Corresponding Author

Isaac Agyigra

Subject Area

Pharmacology and Clinical Pharmacy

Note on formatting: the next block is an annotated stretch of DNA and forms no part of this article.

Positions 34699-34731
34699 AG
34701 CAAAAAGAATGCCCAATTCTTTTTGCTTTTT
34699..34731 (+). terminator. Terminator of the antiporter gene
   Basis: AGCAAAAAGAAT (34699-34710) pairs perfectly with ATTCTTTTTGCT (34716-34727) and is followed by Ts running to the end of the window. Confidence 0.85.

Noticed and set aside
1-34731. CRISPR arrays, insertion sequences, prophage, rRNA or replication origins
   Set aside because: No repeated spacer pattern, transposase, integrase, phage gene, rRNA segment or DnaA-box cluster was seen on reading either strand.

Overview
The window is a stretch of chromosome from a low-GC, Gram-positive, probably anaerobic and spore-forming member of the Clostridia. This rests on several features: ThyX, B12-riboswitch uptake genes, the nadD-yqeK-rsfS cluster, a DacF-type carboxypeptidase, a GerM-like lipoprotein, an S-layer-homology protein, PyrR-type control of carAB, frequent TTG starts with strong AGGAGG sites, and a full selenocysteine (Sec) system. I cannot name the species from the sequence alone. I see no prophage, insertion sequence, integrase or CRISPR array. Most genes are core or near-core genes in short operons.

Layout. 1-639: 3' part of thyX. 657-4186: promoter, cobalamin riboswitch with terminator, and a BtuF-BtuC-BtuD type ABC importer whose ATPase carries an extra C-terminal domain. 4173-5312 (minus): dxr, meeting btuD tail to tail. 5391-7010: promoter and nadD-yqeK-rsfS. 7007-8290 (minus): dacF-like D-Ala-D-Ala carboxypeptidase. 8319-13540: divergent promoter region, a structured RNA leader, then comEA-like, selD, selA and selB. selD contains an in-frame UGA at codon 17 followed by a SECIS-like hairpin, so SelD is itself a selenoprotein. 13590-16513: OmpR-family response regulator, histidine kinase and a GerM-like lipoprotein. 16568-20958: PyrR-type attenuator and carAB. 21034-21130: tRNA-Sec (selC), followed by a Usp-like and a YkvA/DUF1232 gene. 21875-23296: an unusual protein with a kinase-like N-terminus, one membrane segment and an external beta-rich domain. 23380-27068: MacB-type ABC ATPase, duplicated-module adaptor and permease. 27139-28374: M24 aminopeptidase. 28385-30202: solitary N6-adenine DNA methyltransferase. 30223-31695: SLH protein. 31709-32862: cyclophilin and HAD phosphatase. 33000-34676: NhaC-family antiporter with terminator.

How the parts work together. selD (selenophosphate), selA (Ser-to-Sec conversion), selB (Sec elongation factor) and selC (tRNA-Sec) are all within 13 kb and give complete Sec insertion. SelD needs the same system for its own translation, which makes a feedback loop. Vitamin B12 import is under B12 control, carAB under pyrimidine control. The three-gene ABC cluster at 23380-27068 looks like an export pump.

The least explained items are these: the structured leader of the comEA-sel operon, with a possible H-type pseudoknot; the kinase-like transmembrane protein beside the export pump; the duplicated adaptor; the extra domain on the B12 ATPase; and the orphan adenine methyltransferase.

Background: Ear infection is a health problem amongst all ages globally. The high rate of antibiotic-resistance has thus worsened this problem along-side paucity of data on ear infection in northern Nigeria. The aim of this study is to determine the bacterial isolates and their drug susceptibility patterns from patients who had ear infection. Method: A retrospective study of a reviewed of records of ear swab samples collected at the Medical Laboratory Department of National Ear Care Centre (NECC) from the period of January 2014 to December 2016. Sample were cultured on MacConkey, blood and chocolate agars and subsequent biochemical analyses. Data was analyzed using Statistical software for social sciences simple descriptive statistics and result was presented as tables. Result: A total of 1,415 ear swabs were obtained, 1,117 (78.9%) had bacterial isolates with 298 (21.1%) had no growth. 52.4% were males and 47.6% were females. The age group of (1 to 10) had the highest number of laboratory visits (35.3%). The most common organism isolated are pseudomonas specie (40.0%) staphylococcus aureus (31.8%) and coagulase negative staphylococcus (10.1%). Staphylococcus aureus, coagulase negative staphylococcus, enterobacter specie and diptheroids specie were the most sensitive isolate to antibiotics, while the most susceptible antibiotics were ciprofloxacin, gentamycin, pefloxacin and streptomycin. Conclusion: Children under the age of ten (10) are most affected with ear infections. Pseudomas specie and staphylococcus aureus which are susceptible to fluoroquinolones and aminoglycosides in this study.